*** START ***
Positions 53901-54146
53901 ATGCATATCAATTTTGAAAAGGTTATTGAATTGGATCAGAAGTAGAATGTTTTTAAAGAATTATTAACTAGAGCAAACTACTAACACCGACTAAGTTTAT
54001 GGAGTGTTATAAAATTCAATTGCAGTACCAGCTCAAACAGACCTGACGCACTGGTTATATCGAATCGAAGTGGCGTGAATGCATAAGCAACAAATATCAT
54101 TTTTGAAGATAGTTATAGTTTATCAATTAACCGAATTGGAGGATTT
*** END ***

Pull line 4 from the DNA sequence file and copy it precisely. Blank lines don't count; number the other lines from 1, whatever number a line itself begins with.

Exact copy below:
54101 TTTTGAAGATAGTTATAGTTTATCAATTAACCGAATTGGAGGATTT